UPDATE: PNHS implements new security initiatives in the wake of the Parkland shooting

Manny Tsang, Staff Writer

On February 14th at Stoneman Douglas High School, 17 people were killed in a mass shooting and 17 more injured. In response to the shooting, Florida lawmakers created a bill restricting the sale of rifles to people under the age of 21, walkouts were planned across the country, and schools across the country had to ask themselves how prepared they were for a shooting. Locally, the incident also inspired PNHS to make some changes to increase campus safety.

The first thing that a potential school shooter has to navigate is entry into the school. School Resource Officer Nathan Slavin said, “The biggest concern is the student lot entrance. That door remains open all day. A potential remedy is to keep them locked and issue student IDs with FOB.” Along with the lot entrance, the main entrance and exit doors are also an issue. Solutions for making sure that the two areas are secure are currently active; Assistant Principal Nathan Ledlow said “Currently, the front doors are locked and there is a pseudo-security guard at the back.”

Other than the entrances, there are plenty of other security issues related to doors. Ledlow said that it’s “not just main entrances, but so many random doors in the locker rooms or the music wing. They’re security issues if they’re not locked or propped open. [The doors being open] risks allowing people who aren’t allowed here access to the building.” Efforts to counter propped doors include public service announcements on hall TVs warning against propping doors open and intentional checking for propped doors.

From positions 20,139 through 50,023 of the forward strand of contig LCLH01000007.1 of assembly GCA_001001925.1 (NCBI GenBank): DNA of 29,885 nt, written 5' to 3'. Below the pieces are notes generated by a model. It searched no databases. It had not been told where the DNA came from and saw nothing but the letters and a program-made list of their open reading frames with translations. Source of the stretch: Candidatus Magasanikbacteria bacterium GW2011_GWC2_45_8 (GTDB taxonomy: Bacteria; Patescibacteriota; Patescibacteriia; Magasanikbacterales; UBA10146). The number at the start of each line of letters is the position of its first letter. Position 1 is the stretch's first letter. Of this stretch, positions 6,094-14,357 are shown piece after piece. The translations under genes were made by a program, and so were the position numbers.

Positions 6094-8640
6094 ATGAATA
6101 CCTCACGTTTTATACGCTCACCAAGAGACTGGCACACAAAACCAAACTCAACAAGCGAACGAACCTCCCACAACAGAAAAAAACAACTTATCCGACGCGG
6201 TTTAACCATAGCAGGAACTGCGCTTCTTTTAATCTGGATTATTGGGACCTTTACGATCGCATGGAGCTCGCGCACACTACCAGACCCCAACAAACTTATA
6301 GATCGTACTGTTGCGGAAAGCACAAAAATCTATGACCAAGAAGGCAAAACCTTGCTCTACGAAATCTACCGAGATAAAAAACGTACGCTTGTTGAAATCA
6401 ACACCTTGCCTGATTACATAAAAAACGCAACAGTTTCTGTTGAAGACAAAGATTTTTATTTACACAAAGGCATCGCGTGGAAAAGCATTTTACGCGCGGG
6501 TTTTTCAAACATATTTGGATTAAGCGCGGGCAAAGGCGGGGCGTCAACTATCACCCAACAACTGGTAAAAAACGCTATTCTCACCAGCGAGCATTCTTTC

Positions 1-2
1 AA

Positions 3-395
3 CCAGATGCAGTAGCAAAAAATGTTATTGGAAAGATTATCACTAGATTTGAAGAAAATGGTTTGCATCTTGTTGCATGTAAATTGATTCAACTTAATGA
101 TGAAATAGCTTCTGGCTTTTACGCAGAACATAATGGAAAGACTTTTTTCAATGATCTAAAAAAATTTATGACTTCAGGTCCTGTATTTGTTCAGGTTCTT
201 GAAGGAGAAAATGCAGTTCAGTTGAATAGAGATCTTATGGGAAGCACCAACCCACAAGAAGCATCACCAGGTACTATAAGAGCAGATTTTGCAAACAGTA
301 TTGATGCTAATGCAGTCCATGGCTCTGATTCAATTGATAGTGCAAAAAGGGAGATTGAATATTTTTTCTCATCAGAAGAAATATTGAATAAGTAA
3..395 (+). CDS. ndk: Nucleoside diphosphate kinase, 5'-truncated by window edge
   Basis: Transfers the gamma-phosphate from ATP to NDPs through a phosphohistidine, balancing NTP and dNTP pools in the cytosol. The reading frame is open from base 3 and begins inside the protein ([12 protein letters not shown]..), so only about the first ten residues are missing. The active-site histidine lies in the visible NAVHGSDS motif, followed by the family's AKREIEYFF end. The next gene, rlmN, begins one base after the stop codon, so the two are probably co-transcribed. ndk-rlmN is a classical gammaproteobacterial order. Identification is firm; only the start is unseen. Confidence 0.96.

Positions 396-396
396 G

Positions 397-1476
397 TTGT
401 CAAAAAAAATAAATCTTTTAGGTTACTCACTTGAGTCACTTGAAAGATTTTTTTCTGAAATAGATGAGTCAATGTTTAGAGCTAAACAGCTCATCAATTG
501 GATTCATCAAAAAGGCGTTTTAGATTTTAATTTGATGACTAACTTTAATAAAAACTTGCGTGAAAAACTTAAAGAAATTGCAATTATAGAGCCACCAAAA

Another security issue is open areas and shared time. Places like the lower level commons, the doghouse, and the auditorium all pose a unique security issue due to their size and the number of students they can accommodate. Due to the fact that they are open areas, it may seem like students cannot perform the new procedures for lockdowns, however, the school’s ALICE training is effective in these areas, too. “ALICE protocols that apply in a classroom also apply to common areas. I’ve barricaded a hallway during my ALICE training. The first choice is always evacuate. If this is not possible and you find yourself in an area where barricading is not an option, counter will always be an option. Use all means necessary to survive,” said Slavin.

School leaders are also exploring other areas of improvement.  “We’re investigating even more efficient ways to secure entry in the building and classrooms, such as stronger door jambs. We are also looking into how can we quickly close off the line of sight into a classroom easily and financially possible,” said Ledlow.

Finances in general are an issue when attempting to improve security. “We are receiving no extra money from the state,” Ledlow stated. All security improvements will be taken from Northern’s budget. “Overall, our biggest focus is continuous education to students,” said Ledlow, meaning keeping students informed through ALICE training. “Continuous education helps students see warning signs and prevent school shootings from happening, and helps keep students safe in case of emergencies.”

Teachers have also been preparing to best ensure the safety of their students. “We stay current and get practice in our staff meetings, and in email notifications from the administrators and Officer Slavin,” said Lucas Rewa. “We have time in our monthly staff meetings set aside for discussing different scenarios. We are given some information, such as ‘there’s a shooter in the lower commons’ and we discuss what we would do in those circumstances.”

The school’s efforts seem to be working overall, as students express feelings of safety about attending Northern. Feshman Aniken Yeager said, “I feel pretty safe; it’s helpful to know that we are able to protect ourselves if we have to and we don’t just have to hide.”  Senior Ella Trombley agreed: “I feel more safe than I did before, because now we can actually do something about the situation instead of sitting in the corner,” she said.

Both of these statements highlight how important ALICE training has been in improving not just school safety, but student perceptions of safety.